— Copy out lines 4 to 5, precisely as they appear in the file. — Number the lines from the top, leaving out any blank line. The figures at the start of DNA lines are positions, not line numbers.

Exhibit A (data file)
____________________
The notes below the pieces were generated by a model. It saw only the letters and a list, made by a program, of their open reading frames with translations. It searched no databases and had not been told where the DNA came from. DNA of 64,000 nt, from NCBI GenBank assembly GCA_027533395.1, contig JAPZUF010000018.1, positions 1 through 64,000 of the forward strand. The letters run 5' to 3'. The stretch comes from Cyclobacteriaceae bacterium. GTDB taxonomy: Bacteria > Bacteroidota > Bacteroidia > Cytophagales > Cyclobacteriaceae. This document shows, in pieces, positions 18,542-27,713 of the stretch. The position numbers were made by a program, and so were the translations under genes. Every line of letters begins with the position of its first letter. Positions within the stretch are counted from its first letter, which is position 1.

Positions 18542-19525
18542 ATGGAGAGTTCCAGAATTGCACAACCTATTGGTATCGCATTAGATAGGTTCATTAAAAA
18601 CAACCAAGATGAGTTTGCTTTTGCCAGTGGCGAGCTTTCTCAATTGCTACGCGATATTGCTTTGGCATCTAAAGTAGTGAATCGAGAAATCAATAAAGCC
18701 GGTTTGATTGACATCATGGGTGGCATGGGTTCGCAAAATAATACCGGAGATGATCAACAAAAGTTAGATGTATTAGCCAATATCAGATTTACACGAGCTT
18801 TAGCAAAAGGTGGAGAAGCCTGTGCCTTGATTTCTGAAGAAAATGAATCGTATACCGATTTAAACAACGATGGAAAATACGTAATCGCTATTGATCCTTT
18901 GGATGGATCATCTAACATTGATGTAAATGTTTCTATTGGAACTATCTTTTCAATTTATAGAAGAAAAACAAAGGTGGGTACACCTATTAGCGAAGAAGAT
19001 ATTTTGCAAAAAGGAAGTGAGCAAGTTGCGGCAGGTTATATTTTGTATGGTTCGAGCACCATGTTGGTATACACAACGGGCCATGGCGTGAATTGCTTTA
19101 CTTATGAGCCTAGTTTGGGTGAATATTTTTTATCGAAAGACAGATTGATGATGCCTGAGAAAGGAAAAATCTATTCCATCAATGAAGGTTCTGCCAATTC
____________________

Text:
18601 CAACCAAGATGAGTTTGCTTTTGCCAGTGGCGAGCTTTCTCAATTGCTACGCGATATTGCTTTGGCATCTAAAGTAGTGAATCGAGAAATCAATAAAGCC
18701 GGTTTGATTGACATCATGGGTGGCATGGGTTCGCAAAATAATACCGGAGATGATCAACAAAAGTTAGATGTATTAGCCAATATCAGATTTACACGAGCTT